How to Pick the Perfect Veil According to Your Face Shape

You don’t want to distract from your features

Updated 05/03/19

Photo by Yessica Cruz

The veil is a powerful symbol. It’s a statement. A gorgeous, crowning jewel that says “this is the bride.”

Most people pick their veil according to the length or style of their dress, but perhaps your face shape should really be what you’re taking into consideration.

Shay Yarbrough, senior bridal consultant at Kleinfeld Bridal, eloquently compares it to a dinner party. In order for it to be perfect from beginning to end, the beauty lies in the details. “Veils have a historic meaning behind them, a cultural meaning...I think it’s pretty; it signifies what the bride is.”

The idea of adoring yourself is to feel beautiful, inside and out.

“My process is to find what highlights the best parts of the bride, and what’s better than a woman’s face?,” Yarbrough explains. “You want people to say, Wow! you look beautiful! Not “Wow! What a beautiful dress or veil.”

You don’t want to distract from your features. “You want to elevate your own beauty instead of distracting from it,” he says. “It’s a visual. Everyone’s attention is on you. Period. You want them to look at the best parts, and you want to celebrate those things that you love about yourself...Your full lips, your great cheeks, your petite nose.”

“The face is equally as important as your figure, because it all goes together in combination; they work in tandem and the whole look needs to be flawless!” He adds, “The right veil amplifies your bridal look.”

People’s faces fall into eight shape categories: oval, round, oblong, heart, diamond, square, rectangle, and triangle. The first four have a fuller quality, while the others have features that are more defined and angular.

The rule of thumb seems to be to follow the lead of magnets; opposites attract for a reason, right?

For brides with softer faces complete with curved lines (oval, round, oblong), Yarbrough says, “Create some angles!”

He highly recommends snagging a blusher (the part of the veil worn over the face when the bride walks down the aisle) complete with trim—that’s important. “This will highlight how lovely and soft your face is,” Yarbrough says. “When you have a fuller face you also need to be mindful of the trim being too thick.”

Brides who possess features that are more sharp-cornered and pointed (cough, cough heart-face over here), these veils should create a softness.

“I would imagine people are wanting to soften those features (they have a stronger chin, higher cheek bone) so I think it’s important that the shape of the veil is more rounded, like a mantilla,” Yarbrough says. “I wouldn’t suggest a blusher; you don’t want to create any more angles. I'd also suggest a long veil because there’s no interruption on the face when it comes to photos. It’s about making the face appear rounder while also highlighting your features.”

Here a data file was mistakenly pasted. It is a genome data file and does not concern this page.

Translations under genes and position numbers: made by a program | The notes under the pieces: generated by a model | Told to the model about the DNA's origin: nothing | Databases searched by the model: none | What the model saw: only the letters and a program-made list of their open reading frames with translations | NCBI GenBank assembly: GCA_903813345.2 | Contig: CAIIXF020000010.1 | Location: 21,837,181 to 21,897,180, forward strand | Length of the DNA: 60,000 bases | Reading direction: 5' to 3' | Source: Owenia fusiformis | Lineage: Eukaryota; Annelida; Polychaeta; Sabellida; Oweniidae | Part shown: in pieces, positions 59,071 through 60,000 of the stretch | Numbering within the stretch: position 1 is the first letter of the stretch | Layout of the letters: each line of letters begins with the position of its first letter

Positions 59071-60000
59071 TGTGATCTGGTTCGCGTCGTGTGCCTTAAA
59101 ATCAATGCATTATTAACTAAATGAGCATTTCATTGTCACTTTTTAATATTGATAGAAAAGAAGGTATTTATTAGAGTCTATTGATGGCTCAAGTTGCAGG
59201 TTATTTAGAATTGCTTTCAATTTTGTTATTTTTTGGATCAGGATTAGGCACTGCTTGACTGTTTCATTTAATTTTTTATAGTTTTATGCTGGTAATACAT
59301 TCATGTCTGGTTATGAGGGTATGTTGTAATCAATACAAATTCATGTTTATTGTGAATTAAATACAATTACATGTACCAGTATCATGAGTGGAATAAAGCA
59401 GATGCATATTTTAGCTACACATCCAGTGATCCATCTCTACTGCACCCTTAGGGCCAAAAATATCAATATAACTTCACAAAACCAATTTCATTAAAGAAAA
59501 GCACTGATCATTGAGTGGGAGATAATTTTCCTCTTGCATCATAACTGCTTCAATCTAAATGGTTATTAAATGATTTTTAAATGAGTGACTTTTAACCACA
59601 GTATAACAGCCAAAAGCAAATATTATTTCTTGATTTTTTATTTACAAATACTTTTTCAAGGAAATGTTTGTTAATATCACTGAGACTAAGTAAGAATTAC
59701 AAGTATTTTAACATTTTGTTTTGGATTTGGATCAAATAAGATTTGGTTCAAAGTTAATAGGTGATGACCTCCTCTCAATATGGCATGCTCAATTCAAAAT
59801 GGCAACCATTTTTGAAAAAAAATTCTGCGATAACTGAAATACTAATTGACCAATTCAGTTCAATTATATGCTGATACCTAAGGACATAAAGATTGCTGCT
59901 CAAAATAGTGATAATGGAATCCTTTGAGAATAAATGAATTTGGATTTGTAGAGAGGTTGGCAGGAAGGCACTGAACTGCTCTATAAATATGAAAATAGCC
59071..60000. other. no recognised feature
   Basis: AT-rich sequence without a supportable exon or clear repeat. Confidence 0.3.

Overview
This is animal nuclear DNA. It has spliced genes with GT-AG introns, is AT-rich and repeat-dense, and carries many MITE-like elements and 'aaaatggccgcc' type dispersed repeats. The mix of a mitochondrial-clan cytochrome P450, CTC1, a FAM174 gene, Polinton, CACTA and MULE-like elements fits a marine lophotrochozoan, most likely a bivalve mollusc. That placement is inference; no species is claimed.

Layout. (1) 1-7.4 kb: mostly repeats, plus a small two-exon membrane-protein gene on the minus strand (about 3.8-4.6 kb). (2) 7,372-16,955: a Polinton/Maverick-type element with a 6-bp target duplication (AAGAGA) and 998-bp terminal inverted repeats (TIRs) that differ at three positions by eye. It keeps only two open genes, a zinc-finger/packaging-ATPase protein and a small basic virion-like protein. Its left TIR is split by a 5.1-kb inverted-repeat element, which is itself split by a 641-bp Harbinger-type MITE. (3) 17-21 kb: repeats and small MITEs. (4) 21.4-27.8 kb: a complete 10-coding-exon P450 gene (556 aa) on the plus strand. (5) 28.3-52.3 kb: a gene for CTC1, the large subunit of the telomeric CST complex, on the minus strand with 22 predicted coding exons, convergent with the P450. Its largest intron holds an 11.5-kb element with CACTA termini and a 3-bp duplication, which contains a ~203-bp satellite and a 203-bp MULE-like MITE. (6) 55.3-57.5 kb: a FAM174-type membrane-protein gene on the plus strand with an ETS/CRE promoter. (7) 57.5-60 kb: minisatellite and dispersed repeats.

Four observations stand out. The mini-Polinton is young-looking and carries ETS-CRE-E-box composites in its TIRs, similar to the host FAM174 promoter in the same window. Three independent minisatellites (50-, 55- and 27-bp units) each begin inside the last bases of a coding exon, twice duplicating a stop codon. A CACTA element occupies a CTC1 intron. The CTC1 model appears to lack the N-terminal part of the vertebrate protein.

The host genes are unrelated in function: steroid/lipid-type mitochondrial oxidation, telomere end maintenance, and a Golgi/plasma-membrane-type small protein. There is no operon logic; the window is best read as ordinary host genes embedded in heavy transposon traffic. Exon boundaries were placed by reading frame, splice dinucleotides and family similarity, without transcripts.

You may want to frame your body instead of the face, and in order to accomplish this it’s all about placement. “Angel-cut veils that have certain type of beading that creates a wave-like effect would be especially pretty for someone, but you have to be careful of veil placement,” Yarbrough says. “You can place the comb close to a rounder face, but otherwise you want to make sure to place it closer to the crown of the head so that the veil is more about the shoulders instead of framing the face. That’s an important element.”

A classic option for angled faces is a birdcage veil. “The birdcage itself is a swoop, so you want the juxtaposition setup to be done beautifully,” he says. “Looking at the birdcage allows for those features, like high cheekbones, to shine.”

No matter what shape your face is, it’s important to flaunt what you’ve got. “If your face is square, that’s beautiful!” Yarbrough exclaims. “Highlight the squareness! We want to celebrate the shape of your face with the right veil. It’s not about taking away from you, but instead pulling the best parts of that wonderful face.”

Of course, a veil isn’t for everyone. You have to ask yourself: Am I someone who wants a veil?
“Picking hair accessories is as big a personal statement as the style of your dress,” Yarbrough says. “The headpiece or accessory needs to speak to the authenticity of the woman. You might want flowers, a halo, or a comb. Listen to who you are because there is nothing worse than putting a veil on someone and having it shrink them because it doesn’t feel natural. If the woman doesn’t feel her best self, that veil needs to come off.

There is no other time in your life when you need to feel the most confident.”

Feeling a tad overwhelmed? Have no fear, there is a veil that almost anyone can flawlessly rock. “A piece of tulle that literally is a diaphanous piece of fabric, like a soft whisper of a veil,” is a good option, Yarbrough explains. “Really clean, trails behind you, and is good for any location. It’s just a cut edge, cathedral-length veil. It’s like a little bit of ground pepper. It’s not the paprika, it doesn’t have the spicy stuff. Just a little bit of seasoning.”

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